Thursday, March 08, 2012

Craig Keener's Huffington Post article on Miracles

One of the most erudite New Testament scholars around is Craig Keener. Keener is also incredibly prolific. And he's not simply putting out pithy little books! Consider the following:
All of these works are marked by incredibly exhaustive research.

Frankly, in my mind, there is no scholar who can hold a candle to Keener's vast knowledge of primary sources. His knowledge of Jewish and Greco-Roman literature--I mean his ability to access important material in even the most obscure passages--is incomparable.

But Keener also writes shorter books and pieces aimed at popular audiences--including a recent article I overlooked. In connection with the publication of his set on miracles, Keener has a fantastic piece, "Are Miracles Real?" on the Huffington Post. I missed it when it came out last month, but I highly recommend it!

After discussing a plethora of documented reports of miraculous healings around the world, he writes:
What are we to make of such claims? At the very least, they testify that many people around the world today are experiencing cures in a context of deep religious faith. Numerous medical studies have shown that faith and faith communities provide a coping resource that often facilitates better health outcomes. A number of these global reports, however, exceed even our best current expectations for what "faith" can produce. In September 2010, Southern Medical Journal published an article showing that some people in Mozambique, tested before and after prayer, experienced significant recovery of hearing or eyesight. The Medical Bureau at Lourdes has long examined evidence for extraordinary recoveries.

Most stunning to me on a personal level were sincere eyewitness claims from people that I or my wife have long known and trusted, including everything from cures of blindness to restoration from apparent death. Sometimes the witnesses include doctors. . . Many of these reports come from highly educated professionals.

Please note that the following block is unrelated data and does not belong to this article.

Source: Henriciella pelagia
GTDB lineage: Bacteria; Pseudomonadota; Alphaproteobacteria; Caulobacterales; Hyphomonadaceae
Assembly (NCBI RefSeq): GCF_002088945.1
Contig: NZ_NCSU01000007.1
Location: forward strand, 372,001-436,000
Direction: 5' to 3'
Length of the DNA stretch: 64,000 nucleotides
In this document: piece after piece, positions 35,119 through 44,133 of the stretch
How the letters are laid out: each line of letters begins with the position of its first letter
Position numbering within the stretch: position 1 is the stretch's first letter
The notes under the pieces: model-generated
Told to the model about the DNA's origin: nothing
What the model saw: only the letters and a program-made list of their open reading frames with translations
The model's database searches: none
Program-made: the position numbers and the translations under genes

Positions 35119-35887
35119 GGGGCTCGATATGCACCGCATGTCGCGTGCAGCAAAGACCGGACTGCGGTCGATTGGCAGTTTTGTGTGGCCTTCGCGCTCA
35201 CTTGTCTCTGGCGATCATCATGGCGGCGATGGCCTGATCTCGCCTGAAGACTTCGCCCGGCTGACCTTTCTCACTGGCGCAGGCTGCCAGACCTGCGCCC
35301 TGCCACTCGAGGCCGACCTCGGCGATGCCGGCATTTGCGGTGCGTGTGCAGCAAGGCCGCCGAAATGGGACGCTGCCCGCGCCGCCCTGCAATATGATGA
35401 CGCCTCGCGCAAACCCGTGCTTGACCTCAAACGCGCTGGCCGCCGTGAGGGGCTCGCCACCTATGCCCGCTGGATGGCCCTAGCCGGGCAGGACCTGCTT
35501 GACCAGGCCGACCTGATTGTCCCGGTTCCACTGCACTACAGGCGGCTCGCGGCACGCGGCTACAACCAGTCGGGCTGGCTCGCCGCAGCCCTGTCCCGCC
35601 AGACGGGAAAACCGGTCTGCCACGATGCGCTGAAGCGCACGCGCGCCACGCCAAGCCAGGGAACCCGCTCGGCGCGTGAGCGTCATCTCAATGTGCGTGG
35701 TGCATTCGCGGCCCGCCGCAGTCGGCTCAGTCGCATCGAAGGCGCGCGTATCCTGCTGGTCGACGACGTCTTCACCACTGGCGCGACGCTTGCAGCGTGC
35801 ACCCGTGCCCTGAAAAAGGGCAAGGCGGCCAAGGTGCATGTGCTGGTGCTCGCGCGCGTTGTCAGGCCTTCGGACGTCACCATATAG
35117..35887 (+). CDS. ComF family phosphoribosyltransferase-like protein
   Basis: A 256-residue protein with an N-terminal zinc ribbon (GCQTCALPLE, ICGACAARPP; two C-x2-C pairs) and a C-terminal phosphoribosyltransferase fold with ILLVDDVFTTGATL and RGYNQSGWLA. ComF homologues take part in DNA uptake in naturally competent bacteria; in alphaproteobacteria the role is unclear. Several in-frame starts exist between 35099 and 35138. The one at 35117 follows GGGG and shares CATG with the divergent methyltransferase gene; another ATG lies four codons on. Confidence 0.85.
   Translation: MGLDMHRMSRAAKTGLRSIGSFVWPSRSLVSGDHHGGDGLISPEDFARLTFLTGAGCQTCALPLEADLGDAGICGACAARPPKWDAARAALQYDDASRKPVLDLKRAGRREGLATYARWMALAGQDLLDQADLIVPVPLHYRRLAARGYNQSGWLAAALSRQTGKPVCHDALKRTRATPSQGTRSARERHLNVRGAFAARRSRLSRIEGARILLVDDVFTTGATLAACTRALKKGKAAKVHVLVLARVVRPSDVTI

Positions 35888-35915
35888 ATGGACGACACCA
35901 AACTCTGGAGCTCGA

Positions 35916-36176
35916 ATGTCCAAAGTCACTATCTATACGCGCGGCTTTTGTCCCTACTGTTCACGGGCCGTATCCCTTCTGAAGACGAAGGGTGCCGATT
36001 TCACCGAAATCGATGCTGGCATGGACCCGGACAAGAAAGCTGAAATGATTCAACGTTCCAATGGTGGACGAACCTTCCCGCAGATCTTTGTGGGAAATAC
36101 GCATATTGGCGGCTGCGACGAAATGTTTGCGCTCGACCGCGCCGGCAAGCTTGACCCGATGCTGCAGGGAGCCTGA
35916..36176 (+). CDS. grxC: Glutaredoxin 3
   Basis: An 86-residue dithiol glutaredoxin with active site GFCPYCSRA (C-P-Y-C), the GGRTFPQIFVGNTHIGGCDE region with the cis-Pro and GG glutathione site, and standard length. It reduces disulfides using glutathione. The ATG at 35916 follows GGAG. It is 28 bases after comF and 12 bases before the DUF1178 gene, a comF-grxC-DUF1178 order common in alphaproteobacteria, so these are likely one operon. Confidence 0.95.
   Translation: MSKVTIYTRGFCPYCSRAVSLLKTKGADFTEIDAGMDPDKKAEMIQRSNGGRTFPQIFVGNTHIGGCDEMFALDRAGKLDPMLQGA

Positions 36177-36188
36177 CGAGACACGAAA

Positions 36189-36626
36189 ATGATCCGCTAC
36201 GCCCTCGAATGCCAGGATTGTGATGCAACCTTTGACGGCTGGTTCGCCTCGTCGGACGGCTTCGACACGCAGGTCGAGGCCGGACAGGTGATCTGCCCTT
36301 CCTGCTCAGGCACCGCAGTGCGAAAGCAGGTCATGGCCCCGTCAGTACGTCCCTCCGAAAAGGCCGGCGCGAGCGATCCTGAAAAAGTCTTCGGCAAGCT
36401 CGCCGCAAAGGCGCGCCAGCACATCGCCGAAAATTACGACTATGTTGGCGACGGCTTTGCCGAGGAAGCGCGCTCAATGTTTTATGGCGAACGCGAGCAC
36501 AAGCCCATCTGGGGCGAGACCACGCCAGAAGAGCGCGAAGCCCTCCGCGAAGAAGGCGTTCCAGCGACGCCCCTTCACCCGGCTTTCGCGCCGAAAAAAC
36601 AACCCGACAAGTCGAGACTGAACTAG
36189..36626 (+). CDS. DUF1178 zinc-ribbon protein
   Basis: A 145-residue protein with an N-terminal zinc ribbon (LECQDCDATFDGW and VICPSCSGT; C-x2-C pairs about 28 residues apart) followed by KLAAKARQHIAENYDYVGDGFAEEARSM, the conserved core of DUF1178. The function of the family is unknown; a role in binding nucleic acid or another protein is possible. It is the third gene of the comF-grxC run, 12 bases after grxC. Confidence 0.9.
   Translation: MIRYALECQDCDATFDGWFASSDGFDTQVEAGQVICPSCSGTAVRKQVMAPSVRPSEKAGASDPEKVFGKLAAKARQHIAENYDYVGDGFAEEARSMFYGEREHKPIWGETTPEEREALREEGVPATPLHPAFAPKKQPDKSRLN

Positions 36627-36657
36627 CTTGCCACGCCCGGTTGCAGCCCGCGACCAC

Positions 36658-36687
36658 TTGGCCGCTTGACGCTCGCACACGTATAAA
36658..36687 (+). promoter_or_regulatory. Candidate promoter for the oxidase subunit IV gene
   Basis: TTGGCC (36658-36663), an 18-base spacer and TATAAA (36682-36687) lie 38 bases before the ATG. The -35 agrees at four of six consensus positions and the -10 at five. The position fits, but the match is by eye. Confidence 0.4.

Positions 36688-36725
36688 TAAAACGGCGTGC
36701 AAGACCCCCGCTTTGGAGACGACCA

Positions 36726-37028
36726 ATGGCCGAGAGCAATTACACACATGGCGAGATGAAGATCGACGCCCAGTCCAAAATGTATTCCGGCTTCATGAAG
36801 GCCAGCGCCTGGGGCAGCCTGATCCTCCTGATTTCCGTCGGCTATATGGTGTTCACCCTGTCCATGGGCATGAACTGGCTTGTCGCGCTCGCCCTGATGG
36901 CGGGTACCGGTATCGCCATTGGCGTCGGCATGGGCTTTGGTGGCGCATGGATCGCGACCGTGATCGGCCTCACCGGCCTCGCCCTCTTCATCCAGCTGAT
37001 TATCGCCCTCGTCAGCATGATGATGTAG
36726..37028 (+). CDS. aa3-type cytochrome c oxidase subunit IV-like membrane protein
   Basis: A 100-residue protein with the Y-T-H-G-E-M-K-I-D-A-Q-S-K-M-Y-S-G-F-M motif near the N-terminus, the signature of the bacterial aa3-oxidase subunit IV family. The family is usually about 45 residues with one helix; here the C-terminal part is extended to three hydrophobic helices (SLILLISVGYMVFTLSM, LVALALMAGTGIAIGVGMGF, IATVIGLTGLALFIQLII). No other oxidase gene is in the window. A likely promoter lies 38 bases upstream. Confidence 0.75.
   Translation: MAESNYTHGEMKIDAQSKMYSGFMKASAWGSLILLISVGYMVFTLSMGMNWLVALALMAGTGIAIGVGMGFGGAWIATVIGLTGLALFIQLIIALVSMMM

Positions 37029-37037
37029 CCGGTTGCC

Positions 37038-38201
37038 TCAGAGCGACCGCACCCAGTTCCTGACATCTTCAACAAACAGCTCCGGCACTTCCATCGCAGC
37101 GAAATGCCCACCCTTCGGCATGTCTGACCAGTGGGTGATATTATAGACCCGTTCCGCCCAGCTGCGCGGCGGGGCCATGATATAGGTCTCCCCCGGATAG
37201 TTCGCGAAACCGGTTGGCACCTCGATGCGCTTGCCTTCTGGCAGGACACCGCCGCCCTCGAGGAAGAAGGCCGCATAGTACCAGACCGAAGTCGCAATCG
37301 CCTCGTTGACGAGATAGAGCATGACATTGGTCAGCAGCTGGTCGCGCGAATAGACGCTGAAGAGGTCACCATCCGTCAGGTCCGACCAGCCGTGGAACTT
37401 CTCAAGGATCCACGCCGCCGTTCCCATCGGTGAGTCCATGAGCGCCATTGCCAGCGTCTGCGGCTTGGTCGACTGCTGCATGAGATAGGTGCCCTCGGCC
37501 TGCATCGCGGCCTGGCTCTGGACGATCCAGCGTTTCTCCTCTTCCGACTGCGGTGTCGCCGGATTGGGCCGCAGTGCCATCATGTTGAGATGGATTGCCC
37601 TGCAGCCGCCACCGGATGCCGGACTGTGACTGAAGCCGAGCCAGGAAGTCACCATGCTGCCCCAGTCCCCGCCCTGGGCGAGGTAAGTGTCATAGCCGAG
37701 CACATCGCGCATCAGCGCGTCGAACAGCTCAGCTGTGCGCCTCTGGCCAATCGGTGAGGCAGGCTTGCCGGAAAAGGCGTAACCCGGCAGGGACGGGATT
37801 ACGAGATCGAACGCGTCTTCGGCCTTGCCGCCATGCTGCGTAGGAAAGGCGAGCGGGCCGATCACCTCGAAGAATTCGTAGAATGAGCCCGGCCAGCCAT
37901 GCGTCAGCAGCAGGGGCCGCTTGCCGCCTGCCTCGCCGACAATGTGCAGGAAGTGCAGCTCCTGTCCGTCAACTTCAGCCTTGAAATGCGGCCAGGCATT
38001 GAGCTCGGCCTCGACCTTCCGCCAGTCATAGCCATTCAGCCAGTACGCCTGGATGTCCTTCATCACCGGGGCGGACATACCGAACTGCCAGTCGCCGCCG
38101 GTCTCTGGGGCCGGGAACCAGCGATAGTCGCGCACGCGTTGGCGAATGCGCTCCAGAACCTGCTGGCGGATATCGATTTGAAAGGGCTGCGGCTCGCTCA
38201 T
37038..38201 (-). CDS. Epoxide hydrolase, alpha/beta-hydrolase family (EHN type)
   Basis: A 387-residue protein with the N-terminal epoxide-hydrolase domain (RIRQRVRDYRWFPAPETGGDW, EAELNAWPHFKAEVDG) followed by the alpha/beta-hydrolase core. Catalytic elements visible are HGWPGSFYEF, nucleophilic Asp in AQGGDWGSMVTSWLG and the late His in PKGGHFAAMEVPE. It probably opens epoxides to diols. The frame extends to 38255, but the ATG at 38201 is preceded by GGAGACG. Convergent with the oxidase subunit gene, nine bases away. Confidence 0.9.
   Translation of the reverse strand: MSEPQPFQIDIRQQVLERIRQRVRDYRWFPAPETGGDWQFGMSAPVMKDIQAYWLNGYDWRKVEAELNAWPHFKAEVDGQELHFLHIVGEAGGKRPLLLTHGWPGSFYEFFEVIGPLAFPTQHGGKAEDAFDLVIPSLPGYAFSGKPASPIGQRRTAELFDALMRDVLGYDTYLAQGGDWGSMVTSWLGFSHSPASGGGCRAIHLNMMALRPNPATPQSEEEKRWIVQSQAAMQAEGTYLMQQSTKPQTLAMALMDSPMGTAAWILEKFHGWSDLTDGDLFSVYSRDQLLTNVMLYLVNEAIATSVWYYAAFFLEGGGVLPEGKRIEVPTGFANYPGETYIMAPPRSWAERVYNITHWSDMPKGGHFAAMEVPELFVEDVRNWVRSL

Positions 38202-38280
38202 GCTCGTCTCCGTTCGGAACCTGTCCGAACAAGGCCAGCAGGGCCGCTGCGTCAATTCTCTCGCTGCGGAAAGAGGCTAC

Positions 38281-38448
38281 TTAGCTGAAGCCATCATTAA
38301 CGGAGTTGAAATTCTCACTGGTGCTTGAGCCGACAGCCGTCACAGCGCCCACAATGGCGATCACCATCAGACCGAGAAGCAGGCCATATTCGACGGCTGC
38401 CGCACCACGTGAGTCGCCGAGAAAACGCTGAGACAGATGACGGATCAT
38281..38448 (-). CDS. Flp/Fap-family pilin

That reports of extraordinary experiences are widespread is undeniable, but observers explain these experiences in various ways. Some reports stem from fraud or misdiagnosis, but vast numbers of cases cannot be explained this way. Some explanations may overlap; for example, most religious believers would allow that God can work through psychological causes. Some would not define such cures as miracles, however. The influential 18th-century philosopher David Hume, for example, defined miracles as "violations" of nature. Yet, this often-disputed definition cannot cover even many of the biblical miracles (for example, the Bible says that God used a strong wind to part the sea). Others define miracles simply as extraordinary divine action.

However miracles are defined, Hume's argument against them, which provides the traditional basis for skepticism about them, is now problematic. Hume questioned the possibility of having adequate testimony to affirm miracles, since virtually uniform human experience ruled them out. Today, however, when hundreds of millions of people from diverse cultures claim to have experienced miracles, it seems hardly courteous to presuppose a "uniform" human experience on the subject. If any of these experiences constituted a genuine miracle, Hume's argument against miracles, which in some circles has hardened into an uncontested consensus, would fail. Whatever one thinks about miracles, the long-held argument against them needs to be rethought.
Read the whole thing here. Also, check out his website for more commentary on information on his work.

1 comment:

Nick said...

Hume's motto (or argument) is pseudoscience, since, according to science, nothing can be 100% credible and supernatural acts are inexplicable events.

If Humes' motto was science, than science would just be superstition (since nothing in science is 100% credible) and superstitious beliefs and practices would take the place of science (ex: ancient Babylonian science).